A severe thunderstorm model must capture hail swaths that are realistic not only in their length, width, and intensity but also in their regional and seasonal variation. The updated model features a hail hazard component informed by 20 years of radar data, specifically the NOAA Next Generation Weather Radar (NEXRAD Level II) radar reflectivity data for the contiguous United States on a 2-km grid at 10-minute time intervals. Using an in-house tracking algorithm, we identified more than 3 million potential hailstorms and mapped their evolution in time and space; higher reflectivity values translated into a higher potential for hail occurrence. By joining the radar-tracked storms to NEXRAD Level-III hail signatures, as well as hail reports obtained from the SPC, the Community Collaborative Rain, Hail and Snow Network (CoCoRaHS), and the Severe Hazards Analysis & Verification Project (SHAVE), we were able to filter storms by observed and radar-estimated hail size to ensure that only severe hail swaths―those with a radar-estimated hail size of 1.75 inches or a reported hail size of 0.75 inches―were kept. This process yielded thousands of radar-tracked hail swaths, capturing intensity and geometry, offering realistic year-round coverage across the contiguous United States. The animation in Figure 2 demonstrates how regions of high radar reflectivity (warm colors) are tracked through time and space to create hail swaths/footprints.
This data set was leveraged to inform the updated model’s hazard component to define length, width, and intensity probability distributions for radar-tracked hail swaths, which exhibit both realistic regional variation as well as temporal variation. Figure 3 shows mean radar-tracked hail swath length in July throughout the U.S., demonstrating that the Central U.S. experiences longer swaths, on average, than the rest of the country in midsummer. In addition, using this extensive radar data set to create the model’s probability distributions for hail swath attributes ensures that the simulated swaths are free of reporting biases, such as hail sizes being reported using objects that are close at hand or readily visualized (“quarter-size,” “golf ball–size,” etc.) rather than an actual measurement, and population biases.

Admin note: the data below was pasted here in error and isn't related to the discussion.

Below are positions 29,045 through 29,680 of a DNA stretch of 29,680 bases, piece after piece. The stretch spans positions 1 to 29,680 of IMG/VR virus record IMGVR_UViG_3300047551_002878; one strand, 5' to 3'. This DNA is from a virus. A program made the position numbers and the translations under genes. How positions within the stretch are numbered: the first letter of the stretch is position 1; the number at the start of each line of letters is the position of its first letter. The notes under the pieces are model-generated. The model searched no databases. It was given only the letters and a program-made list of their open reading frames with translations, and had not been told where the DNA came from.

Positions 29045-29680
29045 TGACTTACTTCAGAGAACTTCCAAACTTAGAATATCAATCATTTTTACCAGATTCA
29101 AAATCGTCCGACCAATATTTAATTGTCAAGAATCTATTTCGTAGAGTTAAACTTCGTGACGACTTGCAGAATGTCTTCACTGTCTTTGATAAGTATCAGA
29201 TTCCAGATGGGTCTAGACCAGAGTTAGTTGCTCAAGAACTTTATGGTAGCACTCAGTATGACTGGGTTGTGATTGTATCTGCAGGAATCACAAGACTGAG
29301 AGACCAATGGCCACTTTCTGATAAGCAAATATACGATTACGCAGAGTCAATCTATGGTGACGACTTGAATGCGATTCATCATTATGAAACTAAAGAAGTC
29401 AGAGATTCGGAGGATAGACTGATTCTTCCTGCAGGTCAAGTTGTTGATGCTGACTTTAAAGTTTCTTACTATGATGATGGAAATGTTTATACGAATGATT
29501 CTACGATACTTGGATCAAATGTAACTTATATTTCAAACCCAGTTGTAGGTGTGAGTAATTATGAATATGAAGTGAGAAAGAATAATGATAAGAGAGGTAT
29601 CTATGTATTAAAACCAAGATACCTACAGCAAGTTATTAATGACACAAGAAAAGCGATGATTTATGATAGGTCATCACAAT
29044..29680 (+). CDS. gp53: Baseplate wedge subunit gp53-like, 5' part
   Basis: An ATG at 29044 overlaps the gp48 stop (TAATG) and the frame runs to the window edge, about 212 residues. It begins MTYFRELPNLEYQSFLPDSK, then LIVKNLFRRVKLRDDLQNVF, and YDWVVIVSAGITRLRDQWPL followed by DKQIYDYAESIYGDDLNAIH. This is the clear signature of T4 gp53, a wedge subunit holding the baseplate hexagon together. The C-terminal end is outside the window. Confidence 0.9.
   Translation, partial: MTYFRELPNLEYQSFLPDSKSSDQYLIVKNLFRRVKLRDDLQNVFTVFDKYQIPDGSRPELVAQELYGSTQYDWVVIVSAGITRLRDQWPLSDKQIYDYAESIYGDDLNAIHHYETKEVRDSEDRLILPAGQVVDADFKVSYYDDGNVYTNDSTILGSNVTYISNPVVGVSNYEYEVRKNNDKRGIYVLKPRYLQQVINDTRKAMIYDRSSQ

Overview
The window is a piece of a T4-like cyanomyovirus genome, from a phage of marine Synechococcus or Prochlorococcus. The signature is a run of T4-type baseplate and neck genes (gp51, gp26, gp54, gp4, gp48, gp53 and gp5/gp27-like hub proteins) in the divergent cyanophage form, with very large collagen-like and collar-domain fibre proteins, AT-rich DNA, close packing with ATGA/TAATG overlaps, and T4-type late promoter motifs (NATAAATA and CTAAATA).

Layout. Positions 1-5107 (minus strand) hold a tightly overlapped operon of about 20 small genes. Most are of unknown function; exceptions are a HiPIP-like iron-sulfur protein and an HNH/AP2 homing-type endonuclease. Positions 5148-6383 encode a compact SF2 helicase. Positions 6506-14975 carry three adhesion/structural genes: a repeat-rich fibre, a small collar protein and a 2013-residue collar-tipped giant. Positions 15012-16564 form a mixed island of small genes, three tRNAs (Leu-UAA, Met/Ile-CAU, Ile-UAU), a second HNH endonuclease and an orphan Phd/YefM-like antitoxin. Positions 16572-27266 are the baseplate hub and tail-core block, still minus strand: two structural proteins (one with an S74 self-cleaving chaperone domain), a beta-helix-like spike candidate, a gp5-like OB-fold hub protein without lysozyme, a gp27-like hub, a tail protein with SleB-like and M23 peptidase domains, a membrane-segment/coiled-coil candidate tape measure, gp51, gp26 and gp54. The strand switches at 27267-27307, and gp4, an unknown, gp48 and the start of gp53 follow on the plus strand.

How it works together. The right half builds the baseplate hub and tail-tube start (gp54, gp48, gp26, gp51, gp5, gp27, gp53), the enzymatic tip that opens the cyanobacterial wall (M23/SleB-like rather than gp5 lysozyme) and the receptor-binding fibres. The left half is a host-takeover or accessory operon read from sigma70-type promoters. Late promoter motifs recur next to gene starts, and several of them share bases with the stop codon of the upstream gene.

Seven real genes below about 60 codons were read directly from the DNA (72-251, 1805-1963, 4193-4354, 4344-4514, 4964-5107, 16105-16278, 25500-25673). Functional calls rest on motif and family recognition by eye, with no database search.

The radar data also enabled us to build a daily hail probability model, which provides an enhanced view of the spatial variability in conditions favorable to hail formation in the United States to better account for regional differences. Our new daily hail probability model makes a relationship between hail observations and hail occurrence (obtained from the filtered radar reports) and individual environmental parameters that indicate hailstorm potential, such as elevation, Convective Available Potential Energy (CAPE)―a metric that approximates updraft strength and atmospheric instability―shear, and specific humidity. As a result, the AIR U.S. severe thunderstorm model’s daily probabilities for hail represent a blend between environmental conditions and observations, while also allowing for realistic interactions among variables that contribute to hail formation.
Capturing the Full Range of Severe Thunderstorm Outbreaks
On average, 55% of annual reported industry insured losses have stemmed from severe thunderstorm events since 1985. Figure 4 shows the average annual proportion of industry insured losses attributed to severe thunderstorm events among other perils, including tropical cyclones, earthquakes, wildfires, and winter storms, as reported by Verisk’s Property Claim Services® (PCS®).
The 55% itself is a staggering contribution when it comes to severe thunderstorms, especially given the fact that PCS does not capture and report industry insured loss estimates for all severe thunderstorms. PCS captures losses solely from those severe thunderstorm outbreaks that inflict losses of greater than USD 25 million to the industry. Detailed claims data from Verisk’s Xactware® and ISO® help estimate what portion of losses are attributable to severe thunderstorms beyond those reported by PCS. Based on claims data valued at in excess of USD 200 billion over the last two decades from these sources, approximately 52% of losses can be attributed to these non-PCS severe thunderstorm outbreaks. Figure 5 shows the average contribution of non-PCS events to the yearly aggregate severe thunderstorm losses in the top 10 loss-producing states. As seen in this figure, it is evident that the share of severe thunderstorm losses could become greater if we were to look at the contribution of all severe thunderstorm events.
It is important that a model incorporate severe thunderstorm hazard from the full range of outbreak types, ranging from shorter, less intense, low loss potential outbreaks to longer, more intense, high loss potential outbreaks to ensure that an “all events” view of risk is captured.